Sawat dee pee mai! For those of you who don’t speak Thai (myself included), Happy New Year! I hope you all had a safe and joyful celebration, full of good people, good times, and good food (and drink)! I write to you from 32,000 feet in the air, a mere 2 hours into my 12 hour flight from Bangkok to Paris, where I will have an 8 hour layover, followed by another 7 hour flight back to Detroit. A small price to pay for the absolute trip of a lifetime I just experienced during my two weeks in Thailand. My cousins and I traveled to Bangkok, Petchaburi, Chiang Mai, and Mae Hong Son, doing virtually everything from riding elephants, to kayaking, to shopping, to visiting temples, to playing with tigers, to shopping, to eating amazing food, to shopping again. Needless to say, we had our fair share of awe-inspiring activities to keep us occupied.

It was a little weird to be away for the holidays. I must admit, hanging out in 90 degree weather on Christmas day is not something I am accustomed to (but something I could definitely deal with). Additionally, on New Year’s Eve, rather than the usual gathering of friends and family with fancy clothes and classy drinks, my cousins and I experienced something quite different in Chiang Mai. I had seen pictures of the lighting of the lanterns, but thought I had missed my chance to see it in person, seeing as Yi Peng (Floating Lantern Festival) occurs in November. I was thrilled to see lanterns being sold on nearly every street corner as we made our way to dinner. We learned that these lanterns are also a New Year’s Eve tradition. Each person that sends a lantern off into the sky is supposed to make a wish for the year to come. My cousins and I all took turns lighting our lanterns and sending them on their way, watching as they joined thousands of other glowing masses carrying the wishes of everyone on the ground below. It truly was a sight to be seen, and nothing I could capture with my personal camera. Though these professionals seemed to do a pretty good job.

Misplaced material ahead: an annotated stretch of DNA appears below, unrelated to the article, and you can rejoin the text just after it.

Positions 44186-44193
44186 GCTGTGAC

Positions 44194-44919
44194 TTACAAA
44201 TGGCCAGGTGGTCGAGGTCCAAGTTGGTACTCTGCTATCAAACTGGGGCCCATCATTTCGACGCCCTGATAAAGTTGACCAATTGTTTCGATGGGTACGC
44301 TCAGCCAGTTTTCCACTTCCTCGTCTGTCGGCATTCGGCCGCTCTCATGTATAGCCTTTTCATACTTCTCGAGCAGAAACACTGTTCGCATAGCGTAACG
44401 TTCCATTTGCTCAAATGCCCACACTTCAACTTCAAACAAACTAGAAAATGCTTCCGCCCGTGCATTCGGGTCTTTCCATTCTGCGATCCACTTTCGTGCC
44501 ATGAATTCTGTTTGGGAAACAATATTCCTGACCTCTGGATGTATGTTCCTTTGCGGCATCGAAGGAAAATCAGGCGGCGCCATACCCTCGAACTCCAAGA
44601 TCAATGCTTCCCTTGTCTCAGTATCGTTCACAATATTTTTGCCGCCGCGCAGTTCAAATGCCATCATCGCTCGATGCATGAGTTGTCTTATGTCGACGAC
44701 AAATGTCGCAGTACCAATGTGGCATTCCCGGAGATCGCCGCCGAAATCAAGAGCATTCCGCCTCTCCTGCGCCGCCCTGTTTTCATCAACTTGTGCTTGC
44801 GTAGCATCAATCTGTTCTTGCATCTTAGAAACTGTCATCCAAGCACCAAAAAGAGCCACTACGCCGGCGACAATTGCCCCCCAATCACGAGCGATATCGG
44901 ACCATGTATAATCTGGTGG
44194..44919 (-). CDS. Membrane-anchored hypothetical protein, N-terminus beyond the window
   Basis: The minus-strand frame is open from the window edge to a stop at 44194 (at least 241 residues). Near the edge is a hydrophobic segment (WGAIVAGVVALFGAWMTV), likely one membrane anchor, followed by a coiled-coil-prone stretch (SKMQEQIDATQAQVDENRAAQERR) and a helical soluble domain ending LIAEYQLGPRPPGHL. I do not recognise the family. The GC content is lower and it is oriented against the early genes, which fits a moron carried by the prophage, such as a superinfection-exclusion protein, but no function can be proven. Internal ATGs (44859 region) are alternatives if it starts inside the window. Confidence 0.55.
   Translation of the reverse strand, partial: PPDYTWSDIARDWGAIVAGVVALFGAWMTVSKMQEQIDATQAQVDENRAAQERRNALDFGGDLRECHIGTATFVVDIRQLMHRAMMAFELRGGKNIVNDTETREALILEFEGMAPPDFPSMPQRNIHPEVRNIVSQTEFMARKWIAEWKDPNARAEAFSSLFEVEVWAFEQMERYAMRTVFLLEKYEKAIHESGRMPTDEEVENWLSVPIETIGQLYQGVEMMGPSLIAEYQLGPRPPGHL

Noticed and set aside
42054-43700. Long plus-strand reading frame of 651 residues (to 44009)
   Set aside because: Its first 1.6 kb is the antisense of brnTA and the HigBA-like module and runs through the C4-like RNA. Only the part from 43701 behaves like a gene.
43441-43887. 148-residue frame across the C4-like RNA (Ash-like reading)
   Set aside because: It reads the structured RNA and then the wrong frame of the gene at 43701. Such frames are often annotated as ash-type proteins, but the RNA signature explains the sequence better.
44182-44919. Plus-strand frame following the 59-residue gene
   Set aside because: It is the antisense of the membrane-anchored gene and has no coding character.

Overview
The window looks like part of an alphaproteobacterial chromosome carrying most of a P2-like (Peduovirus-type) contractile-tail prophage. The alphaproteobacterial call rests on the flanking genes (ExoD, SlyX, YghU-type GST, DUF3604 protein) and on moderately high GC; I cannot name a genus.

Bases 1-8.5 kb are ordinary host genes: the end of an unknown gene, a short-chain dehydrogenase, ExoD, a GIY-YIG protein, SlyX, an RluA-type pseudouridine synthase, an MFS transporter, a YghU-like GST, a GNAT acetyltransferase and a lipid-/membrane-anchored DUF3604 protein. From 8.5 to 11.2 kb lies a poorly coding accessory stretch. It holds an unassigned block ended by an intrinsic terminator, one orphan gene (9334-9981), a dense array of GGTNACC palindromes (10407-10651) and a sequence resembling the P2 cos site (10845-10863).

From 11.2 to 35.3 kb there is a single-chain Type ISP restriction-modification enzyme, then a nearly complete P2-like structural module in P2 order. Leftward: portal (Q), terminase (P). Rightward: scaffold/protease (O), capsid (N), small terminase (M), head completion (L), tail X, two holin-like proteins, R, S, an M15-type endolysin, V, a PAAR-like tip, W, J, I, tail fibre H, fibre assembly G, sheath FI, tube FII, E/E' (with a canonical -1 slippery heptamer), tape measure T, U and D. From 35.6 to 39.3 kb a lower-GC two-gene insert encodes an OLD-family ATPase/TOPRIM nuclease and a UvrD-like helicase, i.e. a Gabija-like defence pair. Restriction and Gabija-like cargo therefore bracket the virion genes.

Rather than listening to everyone’s New Year’s resolutions revolving around hitting the gym more, spending more time with friends, or learning a foreign language (a resolution I fully support, by the way), the Thai people are much more reserved, silently sending off their wishes for the new year into the sky.

At midnight, the lanterns were joined by a seemingly constant stream of fireworks ringing in the new year. Unfortunately, some of these lanterns quickly became casualties and fell into the river below (that can’t bode well for those New Year’s wishes, could it?), but for the most part, they floated out of harm’s way into that black abyss. We didn’t stick around Chiang Mai long enough to catch the after math of the lanterns making their way back to Thailand (as Sir Isaac Newtown said, what goes up must come down), but I have heard that it is a sight to see, as well.

I know that lighting the lanterns was a really special moment on the trip for my cousins and I, and I am so happy that we were able to be a part of something so different than from we were used to, especially because the tradition is laden with cultural relevance. It is something truly unique to have experienced and something I will never forget!

What is the most interesting New Year’s Eve tradition you have heard of around the world? Have you ever been able to participate?

Meet the Author

Leave a Comment

Your email address will not be published. Required fields are marked *

Leave a Comment

Your email address will not be published. Required fields are marked *